Gregory Wood’s new book opens by quoting writer activist Barbara Ehrenreich about her stint as a waitress for her 2001 book Nickel and Dimed. “Almost everyone smokes,” she remarked about her restaurant coworkers (1). To Wood, her observation captured a pervasive but neglected element of twentieth-century working-class life. Cigarette smoking evolved as a central on-the-job worker experience during the 1900s, and it figured broadly into the process of work, labor-management relations, workspace use, occupational health, worker solidarity (or lack thereof), and collective bargaining, intersecting with changing public attitudes toward tobacco use throughout the twentieth century. Allan Brandt, Robert Proctor, Richard Kluger, and others have written histories of cigarette smoking, but Wood for the first time examines its workplace parameters.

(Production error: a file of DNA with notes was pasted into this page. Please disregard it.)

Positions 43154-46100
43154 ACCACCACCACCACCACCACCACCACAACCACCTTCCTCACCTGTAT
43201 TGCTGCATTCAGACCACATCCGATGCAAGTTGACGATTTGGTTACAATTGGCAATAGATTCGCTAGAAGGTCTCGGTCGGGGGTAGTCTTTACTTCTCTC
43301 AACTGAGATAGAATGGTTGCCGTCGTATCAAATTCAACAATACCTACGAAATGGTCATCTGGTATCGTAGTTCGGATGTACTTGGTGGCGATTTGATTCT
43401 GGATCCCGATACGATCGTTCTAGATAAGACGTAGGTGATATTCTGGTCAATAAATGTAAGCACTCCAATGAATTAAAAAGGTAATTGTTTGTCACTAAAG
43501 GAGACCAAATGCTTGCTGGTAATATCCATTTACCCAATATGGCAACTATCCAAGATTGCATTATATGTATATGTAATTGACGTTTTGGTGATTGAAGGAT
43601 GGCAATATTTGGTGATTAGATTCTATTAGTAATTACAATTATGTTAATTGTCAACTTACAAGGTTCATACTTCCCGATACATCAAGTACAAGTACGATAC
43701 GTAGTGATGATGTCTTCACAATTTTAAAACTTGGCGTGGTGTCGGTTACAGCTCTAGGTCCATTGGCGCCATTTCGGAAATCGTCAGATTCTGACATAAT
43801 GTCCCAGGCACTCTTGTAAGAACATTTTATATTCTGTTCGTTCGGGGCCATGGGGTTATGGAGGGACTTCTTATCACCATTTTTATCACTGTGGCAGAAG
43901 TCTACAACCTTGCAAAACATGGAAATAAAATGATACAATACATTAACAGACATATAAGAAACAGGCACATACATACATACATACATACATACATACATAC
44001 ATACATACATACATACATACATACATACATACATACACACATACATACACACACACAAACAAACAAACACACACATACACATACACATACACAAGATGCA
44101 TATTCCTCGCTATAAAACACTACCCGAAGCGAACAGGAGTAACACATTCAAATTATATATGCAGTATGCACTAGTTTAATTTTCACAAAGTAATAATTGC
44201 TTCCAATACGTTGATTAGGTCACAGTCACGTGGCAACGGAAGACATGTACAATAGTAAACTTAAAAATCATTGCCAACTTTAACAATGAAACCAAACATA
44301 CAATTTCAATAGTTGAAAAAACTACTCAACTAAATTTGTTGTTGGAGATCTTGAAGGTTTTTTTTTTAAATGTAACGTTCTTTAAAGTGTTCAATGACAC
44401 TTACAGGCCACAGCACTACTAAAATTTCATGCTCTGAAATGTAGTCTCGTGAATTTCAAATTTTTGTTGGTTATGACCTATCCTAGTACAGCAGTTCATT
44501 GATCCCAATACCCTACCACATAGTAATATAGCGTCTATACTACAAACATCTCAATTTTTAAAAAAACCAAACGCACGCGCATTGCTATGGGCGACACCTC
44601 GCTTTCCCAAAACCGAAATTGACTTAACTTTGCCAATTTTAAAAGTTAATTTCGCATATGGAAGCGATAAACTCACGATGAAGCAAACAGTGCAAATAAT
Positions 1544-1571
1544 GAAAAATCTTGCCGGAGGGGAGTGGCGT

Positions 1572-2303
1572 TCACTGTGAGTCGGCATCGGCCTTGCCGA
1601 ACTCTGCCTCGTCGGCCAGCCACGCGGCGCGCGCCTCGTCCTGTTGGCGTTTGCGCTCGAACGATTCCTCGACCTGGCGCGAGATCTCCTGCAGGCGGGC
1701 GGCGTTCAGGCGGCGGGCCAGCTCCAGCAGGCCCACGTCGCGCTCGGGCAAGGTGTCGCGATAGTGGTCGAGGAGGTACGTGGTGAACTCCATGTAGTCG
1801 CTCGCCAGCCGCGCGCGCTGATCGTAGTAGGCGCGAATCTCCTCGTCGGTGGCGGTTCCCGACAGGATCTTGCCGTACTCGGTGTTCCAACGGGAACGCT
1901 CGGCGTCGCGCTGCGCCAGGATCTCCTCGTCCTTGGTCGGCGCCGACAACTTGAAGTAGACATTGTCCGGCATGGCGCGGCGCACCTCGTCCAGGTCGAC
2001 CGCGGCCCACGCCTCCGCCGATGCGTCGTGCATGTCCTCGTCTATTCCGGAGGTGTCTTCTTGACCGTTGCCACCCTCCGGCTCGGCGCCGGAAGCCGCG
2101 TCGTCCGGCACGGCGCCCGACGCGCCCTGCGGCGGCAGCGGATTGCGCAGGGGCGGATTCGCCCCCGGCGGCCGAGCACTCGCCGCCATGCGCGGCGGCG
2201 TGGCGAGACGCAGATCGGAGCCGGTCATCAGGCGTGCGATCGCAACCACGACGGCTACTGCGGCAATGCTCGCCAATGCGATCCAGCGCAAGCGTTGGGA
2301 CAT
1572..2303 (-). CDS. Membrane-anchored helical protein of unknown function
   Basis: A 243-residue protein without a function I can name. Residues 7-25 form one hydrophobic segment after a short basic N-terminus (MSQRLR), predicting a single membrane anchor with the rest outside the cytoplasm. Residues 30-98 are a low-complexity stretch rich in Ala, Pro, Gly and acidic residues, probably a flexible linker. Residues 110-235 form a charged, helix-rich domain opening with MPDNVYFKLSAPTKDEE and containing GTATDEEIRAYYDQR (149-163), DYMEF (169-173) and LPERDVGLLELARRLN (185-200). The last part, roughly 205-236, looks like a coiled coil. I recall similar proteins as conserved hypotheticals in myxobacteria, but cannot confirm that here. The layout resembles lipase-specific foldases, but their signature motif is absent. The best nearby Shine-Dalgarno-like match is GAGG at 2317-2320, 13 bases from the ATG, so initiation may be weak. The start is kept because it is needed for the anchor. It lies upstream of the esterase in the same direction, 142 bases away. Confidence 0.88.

Clearing the Air addresses that part of labor history involving the worker-management struggle to control workplaces. The book explores smoking’s role...

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